Several construction firms and supervisors have been fined a total of $677,500 after a worker was killed during excavation for a new Ottawa condo development.
The incident took place during the construction of a 46-storey condominium with a nine-storey underground parking garage at 505 Preston Street in Ottawa’s west end. The project was being carried out by Claridge Homes with Bellai Brothers covering structural concrete work. It involved the excavation of a 30-metre deep basement, one of the deepest of its kind in Canada.
On March 23, 2016, 24-year-old Olivier Bruneau was struck by a large piece of ice shortly after going into the excavation area. Despite efforts by emergency workers, the Gatineau man succumbed to his injuries shortly thereafter.
Efforts had been taken to protect the excavation site from the falling ice caused by cold temperatures. Companies were hired to power wash the ice with hot water from pump trucks and scrape the ice from the lower portions of the wall with an excavator, while Bellai Brothers also stepped in periodically to knock ice from the walls. Metal netting and tarps were also hung approximately four metres down near the top of the south excavation wall face.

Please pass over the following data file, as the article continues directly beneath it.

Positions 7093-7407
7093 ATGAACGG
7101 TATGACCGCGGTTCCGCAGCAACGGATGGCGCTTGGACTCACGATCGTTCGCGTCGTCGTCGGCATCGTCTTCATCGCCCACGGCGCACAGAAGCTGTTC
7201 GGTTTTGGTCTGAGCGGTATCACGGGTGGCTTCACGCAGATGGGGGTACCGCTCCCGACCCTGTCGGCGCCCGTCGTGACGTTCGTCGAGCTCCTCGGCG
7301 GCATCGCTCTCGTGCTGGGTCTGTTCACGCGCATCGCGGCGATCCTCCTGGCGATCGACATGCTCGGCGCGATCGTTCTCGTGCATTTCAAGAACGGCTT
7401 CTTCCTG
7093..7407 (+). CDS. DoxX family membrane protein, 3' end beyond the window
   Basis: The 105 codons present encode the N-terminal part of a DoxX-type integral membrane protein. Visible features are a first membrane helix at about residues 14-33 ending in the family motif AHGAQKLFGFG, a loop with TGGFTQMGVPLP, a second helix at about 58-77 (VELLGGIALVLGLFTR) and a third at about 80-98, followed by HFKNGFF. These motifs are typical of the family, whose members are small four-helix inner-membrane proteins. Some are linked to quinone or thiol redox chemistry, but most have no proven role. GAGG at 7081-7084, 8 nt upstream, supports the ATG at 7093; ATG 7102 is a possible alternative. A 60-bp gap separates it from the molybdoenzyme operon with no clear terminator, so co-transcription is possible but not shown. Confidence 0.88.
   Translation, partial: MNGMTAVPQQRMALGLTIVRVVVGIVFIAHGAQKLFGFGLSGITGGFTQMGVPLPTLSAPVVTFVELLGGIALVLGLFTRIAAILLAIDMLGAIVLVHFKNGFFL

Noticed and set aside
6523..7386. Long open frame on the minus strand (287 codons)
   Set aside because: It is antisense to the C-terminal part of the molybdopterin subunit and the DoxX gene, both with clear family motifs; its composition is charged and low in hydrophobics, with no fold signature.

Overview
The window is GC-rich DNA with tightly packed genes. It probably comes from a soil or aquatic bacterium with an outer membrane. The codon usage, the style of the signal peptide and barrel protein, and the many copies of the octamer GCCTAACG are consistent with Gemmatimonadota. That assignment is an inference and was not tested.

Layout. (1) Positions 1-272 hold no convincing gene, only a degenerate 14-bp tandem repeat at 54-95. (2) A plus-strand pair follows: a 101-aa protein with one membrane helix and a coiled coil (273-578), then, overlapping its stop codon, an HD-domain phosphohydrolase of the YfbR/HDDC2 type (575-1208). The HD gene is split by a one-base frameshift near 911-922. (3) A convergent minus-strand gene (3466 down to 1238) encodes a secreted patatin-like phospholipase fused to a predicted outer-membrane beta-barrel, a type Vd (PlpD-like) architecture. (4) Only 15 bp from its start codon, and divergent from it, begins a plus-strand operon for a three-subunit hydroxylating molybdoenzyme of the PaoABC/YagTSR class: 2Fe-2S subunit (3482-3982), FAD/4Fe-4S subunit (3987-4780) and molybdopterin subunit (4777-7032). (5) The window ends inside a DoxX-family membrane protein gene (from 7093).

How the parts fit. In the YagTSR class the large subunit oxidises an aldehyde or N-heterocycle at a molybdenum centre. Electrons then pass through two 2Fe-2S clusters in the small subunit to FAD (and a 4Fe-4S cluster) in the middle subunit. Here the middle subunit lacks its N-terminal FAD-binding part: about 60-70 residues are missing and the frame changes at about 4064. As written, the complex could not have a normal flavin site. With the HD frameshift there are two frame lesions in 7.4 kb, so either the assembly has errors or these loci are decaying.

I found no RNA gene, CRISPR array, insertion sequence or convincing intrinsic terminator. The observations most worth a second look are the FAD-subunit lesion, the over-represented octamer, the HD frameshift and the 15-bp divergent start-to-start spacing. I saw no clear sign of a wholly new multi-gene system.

Further precautions were also taken when a worker and safety rep with Bellai Brothers was struck in the back from falling ice from the south wall on February 4, 2016, and received minor injuries. A same-day investigation by the Ministry of Labour determined no further precautions were needed; however, a fence was erected along the south wall and workers were routinely cautioned.
The fatal incident occurred days after crews removed the excavated rock pile in front of the south wall, but did not re-install the snow fence. Bruneau was over 20 feet from the south wall when he was struck. According to the Court Bulletin, the defendants, “failed to ensure that a wall of an excavation was stripped of loose ice that that may slide, roll or fall upon a worker, contrary to section 232(1) of Ontario Regulation 213/91, the Construction Projects Regulation.”
Following guilty pleas, Claridge Homes and Bellai Brothers were each fined $325,000 while site supervisors Leo Simard and Michael Lwow were fined $15,000 and $12,500, respectively. Additionally, the court imposed a 25 per cent victim fine surcharge as required by the Provincial Offences Act, which is credited to a special provincial government fund to assist victims of crime.